I suspect that historically it's not based on a sour-grapes mentality or inferiority complex, but instead on class issues. Historically, rich yacht owners and people who work in the marine trades were drawn from very different segments of society, and a kind of "if we let those grubby blue collar types onto our boats, next thing they'll be wanting to walk into the clubhouse through the members' entrance, and who wants that?" ethos may have been in play.
Actually, the historical record indicates that the class issue worked the other way around in many places. The rich of the 1800s, for example, were not fools. Many of them appreciated getting to know the "common people", and sailing allowed them to do that. I think it may be the letters between Herreshoffs where it was said that the Iselins, for example, were encouraged to sail sandbaggers because their father thought it was important for them to get to know the "commoners". The same was said around Sydney, where (despite persistent bullshit about the "skiffs" being the working class boat and the yachts being for the rich) both rich and working class raced skiff types together, and said that it was a good thing to mix the social classes.
In the 1890s, the UK's Yachting World featured a monthly section on a pro. There's nothing in those articles that implies that they are "grubby blue collar types". Many accounts of the time, like autobiography of pro skipper Diaper, show that the pros weren't particularly downtrodden.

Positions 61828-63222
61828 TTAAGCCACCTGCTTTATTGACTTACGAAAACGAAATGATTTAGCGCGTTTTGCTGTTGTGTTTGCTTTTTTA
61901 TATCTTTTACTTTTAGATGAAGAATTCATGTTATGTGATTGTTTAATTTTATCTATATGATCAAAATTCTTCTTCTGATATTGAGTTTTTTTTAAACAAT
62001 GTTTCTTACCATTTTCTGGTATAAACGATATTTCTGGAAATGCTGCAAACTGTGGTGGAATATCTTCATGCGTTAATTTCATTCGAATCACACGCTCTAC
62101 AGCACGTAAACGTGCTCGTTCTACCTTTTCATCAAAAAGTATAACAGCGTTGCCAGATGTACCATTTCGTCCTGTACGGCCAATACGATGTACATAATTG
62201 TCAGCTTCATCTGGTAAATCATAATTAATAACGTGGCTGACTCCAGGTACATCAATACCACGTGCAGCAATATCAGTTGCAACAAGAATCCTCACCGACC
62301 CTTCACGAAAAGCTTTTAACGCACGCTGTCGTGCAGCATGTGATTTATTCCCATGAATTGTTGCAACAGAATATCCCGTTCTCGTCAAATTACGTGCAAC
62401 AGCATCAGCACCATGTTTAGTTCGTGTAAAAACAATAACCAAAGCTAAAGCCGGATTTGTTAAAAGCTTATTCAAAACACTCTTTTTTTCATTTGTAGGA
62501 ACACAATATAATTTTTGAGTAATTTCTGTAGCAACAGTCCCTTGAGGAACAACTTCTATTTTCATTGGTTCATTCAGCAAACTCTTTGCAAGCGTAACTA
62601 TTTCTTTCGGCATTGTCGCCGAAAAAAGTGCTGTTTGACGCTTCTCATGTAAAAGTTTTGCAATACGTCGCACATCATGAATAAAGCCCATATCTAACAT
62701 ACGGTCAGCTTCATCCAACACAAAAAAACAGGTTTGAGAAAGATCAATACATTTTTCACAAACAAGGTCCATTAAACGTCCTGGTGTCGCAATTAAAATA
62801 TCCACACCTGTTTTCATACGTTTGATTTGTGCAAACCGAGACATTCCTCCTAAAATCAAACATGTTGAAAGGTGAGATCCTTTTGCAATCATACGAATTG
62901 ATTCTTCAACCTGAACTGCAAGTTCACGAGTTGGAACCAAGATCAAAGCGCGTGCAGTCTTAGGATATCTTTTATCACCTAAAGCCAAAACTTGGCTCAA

While there was certainly a social divide, whether it was much bigger than that of today is another issue. I've sailed with some very arrogant owners who treated their crew no better than the typical paid hand of the Victorian era was treated, and reading something like Ben Ainslie's encounter with Hasso Plattner it seems that even he has received the same sort of treatment (or worse).
It's interesting that the excellent "Southern Breezes", a history of NZ sailing, says that the dinghy classes in very egalitarian New Zealand repeatedly fell apart in the early 1900s era because of the fact that pros won everything.
As someone who was effectively chucked out of a class I loved when they brought in "pro" restrictions, they seem to be reasonable. The typical sailor with a 9-5 job can't normally compete with a pro. Arguably, having no chance because you can't train as much is similar to having no chance because the other guy has a boat four times the cost and 25% lighter. We accept restrictions that reduce the financial cost required to be competitive and restrictions that reduce the time cost required to be competitive aren't vastly different.
The fact that the AC pros accept that time limits on practise are required for the good of the class is interesting. If they accept that limits on practice time in a class are reasonable, why can't "lesser" pros?